## Install the `restic` package with your package manager.
## Copy this script to any directory, and change the permissions:
##   chmod 0700 restic_backup.sh
## Put all your configuration directly in this script.
## Consider creating an alias in your ~/.bashrc: alias backup=<path-to-this-script>
## Edit the variables below (especially the ones like change-me-change-me-change-me):  
## WARNING: This will include plain text passwords for restic and S3
## SAVE A COPY of this configured script to a safe place in the case of disaster.

## Which local directories do you want to backup?
## Specify one or more directories inside this bash array (paths separated by space):
## Directories that don't exist will be skipped:
RESTIC_BACKUP_PATHS=(${HOME}/Documents ${HOME}/Music ${HOME}/Photos ${HOME}/Sync)

## Create a secure encryption passphrase for your restic data:

## Enter the bucket name, endpoint, and credentials:

### How often do you want to backup? Use systemd timer OnCalander= notation:
### https://man.archlinux.org/man/systemd.time.7#CALENDAR_EVENTS
### (Backups may occur at a later time if the computer is turned off)
## Hourly on the hour:
# BACKUP_FREQUENCY='*-*-* *:00:00'
## Daily at 3:00 AM:
# BACKUP_FREQUENCY='*-*-* 03:00:00'
## Every 10 minutes:
# BACKUP_FREQUENCY='*-*-* *:0/10:00'
## Systemd also knows aliases like 'hourly', 'daily', 'weekly', 'monthly':

## Restic data retention (prune) policy:
# https://restic.readthedocs.io/en/stable/060_forget.html#removing-snapshots-according-to-a-policy
### How often to prune the backups?
## Use systemd timer OnCalendar= notation
### https://man.archlinux.org/man/systemd.time.7#CALENDAR_EVENTS

## The tag to apply to all snapshots made by this script:
## (Default is to use the full command path name)

## These are the names and paths for the systemd services, you can leave these as-is probably:

commands=(init now trigger forget prune enable disable status logs prune_logs snapshots restore help)

run_restic() {
    (set -x; restic -v -r s3:https://${S3_ENDPOINT}/${S3_BUCKET} $@)

init() { # : Initialize restic repository
    run_restic init

now() { # : Run backup now
    ## Test if running in a terminal and have enabled the backup service:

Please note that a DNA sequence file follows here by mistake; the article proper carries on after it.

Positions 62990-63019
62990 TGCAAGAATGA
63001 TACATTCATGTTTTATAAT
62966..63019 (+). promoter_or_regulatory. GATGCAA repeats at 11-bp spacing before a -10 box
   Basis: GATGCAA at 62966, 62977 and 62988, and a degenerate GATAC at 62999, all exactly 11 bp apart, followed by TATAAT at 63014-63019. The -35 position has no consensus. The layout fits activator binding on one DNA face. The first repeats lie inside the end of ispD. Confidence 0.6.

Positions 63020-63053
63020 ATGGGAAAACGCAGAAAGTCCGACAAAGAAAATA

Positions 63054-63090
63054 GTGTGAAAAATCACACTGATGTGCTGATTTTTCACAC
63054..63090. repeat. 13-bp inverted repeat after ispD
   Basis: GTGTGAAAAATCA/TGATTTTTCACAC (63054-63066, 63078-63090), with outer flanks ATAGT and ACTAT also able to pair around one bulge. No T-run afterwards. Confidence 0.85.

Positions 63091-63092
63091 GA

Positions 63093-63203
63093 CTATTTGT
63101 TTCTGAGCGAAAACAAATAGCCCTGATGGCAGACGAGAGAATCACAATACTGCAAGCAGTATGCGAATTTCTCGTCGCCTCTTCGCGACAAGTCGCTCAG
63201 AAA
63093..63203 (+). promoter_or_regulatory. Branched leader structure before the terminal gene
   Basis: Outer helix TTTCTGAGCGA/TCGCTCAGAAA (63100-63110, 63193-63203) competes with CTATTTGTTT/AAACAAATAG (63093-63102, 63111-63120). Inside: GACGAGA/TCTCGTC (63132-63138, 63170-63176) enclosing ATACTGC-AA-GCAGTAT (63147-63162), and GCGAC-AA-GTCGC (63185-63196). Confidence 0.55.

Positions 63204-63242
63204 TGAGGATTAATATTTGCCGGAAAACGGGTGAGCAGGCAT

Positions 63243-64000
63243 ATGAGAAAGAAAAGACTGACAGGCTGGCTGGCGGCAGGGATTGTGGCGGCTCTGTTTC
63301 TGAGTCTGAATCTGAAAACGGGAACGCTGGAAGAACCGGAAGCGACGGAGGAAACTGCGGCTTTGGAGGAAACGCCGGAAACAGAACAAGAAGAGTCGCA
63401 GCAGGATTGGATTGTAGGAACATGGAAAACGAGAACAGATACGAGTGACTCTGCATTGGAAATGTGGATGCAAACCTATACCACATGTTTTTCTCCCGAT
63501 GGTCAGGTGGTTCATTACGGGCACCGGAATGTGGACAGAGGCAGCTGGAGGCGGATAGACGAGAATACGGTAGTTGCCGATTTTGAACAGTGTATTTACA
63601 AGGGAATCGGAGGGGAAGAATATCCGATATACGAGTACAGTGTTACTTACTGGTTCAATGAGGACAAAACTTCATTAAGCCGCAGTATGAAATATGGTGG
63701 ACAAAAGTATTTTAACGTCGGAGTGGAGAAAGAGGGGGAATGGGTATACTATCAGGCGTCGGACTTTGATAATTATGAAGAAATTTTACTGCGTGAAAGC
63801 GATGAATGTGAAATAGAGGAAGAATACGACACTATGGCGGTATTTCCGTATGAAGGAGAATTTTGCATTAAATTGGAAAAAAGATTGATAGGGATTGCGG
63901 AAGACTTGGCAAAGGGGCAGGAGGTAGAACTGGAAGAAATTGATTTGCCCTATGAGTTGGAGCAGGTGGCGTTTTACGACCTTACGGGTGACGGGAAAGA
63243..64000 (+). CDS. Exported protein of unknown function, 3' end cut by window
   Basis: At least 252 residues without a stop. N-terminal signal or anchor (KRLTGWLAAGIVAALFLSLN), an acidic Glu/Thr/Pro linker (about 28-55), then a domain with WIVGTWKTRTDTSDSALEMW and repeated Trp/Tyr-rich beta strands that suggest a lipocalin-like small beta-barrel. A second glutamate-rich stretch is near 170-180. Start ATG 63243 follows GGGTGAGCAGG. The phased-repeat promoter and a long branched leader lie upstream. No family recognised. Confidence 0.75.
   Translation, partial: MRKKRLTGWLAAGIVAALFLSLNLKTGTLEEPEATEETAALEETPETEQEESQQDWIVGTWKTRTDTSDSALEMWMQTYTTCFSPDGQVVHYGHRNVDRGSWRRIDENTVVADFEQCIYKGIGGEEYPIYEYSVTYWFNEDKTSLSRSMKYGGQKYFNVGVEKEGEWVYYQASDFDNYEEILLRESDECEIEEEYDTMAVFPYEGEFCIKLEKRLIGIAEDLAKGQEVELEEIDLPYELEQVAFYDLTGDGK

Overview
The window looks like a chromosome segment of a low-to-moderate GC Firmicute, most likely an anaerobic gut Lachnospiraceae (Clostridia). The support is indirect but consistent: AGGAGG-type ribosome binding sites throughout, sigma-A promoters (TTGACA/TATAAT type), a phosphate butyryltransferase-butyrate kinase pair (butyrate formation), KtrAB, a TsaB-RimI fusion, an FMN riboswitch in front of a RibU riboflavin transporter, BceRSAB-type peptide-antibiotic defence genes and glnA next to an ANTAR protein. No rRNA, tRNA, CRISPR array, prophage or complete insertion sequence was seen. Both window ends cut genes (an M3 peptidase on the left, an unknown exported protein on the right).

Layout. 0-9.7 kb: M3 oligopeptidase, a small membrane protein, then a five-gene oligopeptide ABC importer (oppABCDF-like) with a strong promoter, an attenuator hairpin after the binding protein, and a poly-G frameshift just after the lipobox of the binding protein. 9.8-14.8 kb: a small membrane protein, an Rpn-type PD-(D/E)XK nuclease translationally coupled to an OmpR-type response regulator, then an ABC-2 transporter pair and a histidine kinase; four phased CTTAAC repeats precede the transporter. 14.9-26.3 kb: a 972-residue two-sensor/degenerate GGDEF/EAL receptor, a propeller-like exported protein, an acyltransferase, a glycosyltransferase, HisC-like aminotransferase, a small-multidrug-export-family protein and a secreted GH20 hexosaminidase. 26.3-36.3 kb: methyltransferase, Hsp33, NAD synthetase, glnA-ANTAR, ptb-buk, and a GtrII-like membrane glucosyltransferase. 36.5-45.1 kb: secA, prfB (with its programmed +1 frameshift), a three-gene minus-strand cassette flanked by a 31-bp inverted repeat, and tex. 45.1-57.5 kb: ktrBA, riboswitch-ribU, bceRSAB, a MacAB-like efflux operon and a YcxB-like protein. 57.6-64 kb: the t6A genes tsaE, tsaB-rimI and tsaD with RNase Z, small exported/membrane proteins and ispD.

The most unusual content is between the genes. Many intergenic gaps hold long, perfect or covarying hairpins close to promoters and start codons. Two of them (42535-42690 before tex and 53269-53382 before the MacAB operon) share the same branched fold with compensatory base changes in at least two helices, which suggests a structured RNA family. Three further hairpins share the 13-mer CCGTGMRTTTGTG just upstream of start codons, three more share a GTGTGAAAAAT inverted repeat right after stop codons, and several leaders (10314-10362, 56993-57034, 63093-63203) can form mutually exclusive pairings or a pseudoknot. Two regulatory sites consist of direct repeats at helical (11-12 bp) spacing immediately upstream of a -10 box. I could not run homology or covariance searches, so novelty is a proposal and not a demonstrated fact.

if [[ -t 0 ]] && [[ -f ${BACKUP_SERVICE} ]]; then
        ## Run by triggering the systemd unit, so everything gets logged:
    ## Not running interactive, or haven't run 'enable' yet, so run directly:
    elif run_restic backup --tag ${BACKUP_TAG} ${RESTIC_BACKUP_PATHS[@]}; then
        echo "Restic backup finished successfully."
        echo "Restic backup failed!"
        exit 1

trigger() { # : Run backup now, by triggering the systemd service
    (set -x; systemctl --user start ${BACKUP_NAME}.service)
    echo "systemd is now running the backup job in the background. Check 'status' later."

prune() { # : Remove old snapshots from repository
    run_restic prune

forget() { # : Apply the configured data retention policy to the backend
    run_restic forget --tag ${BACKUP_TAG} --group-by "paths,tags" \
           --keep-daily $RETENTION_DAYS --keep-weekly $RETENTION_WEEKS \
           --keep-monthly $RETENTION_MONTHS --keep-yearly $RETENTION_YEARS

snapshots() { # : List all snapshots
    run_restic snapshots

restore() { # [SNAPSHOT] [ROOT_PATH] : Restore data from snapshot (default 'latest')
    SNAPSHOT=${1:-latest}; ROOT_PATH=${2:-/};
    if test -d ${ROOT_PATH} && [[ ${ROOT_PATH} != "/" ]]; then
        echo "ERROR: Non-root restore path already exists: ${ROOT_PATH}"
        echo "Choose a non-existing directory name and try again. Exiting."
        exit 1
    read -p "Are you sure you want to restore all data from snapshot '${SNAPSHOT}' (y/N)? " yes_no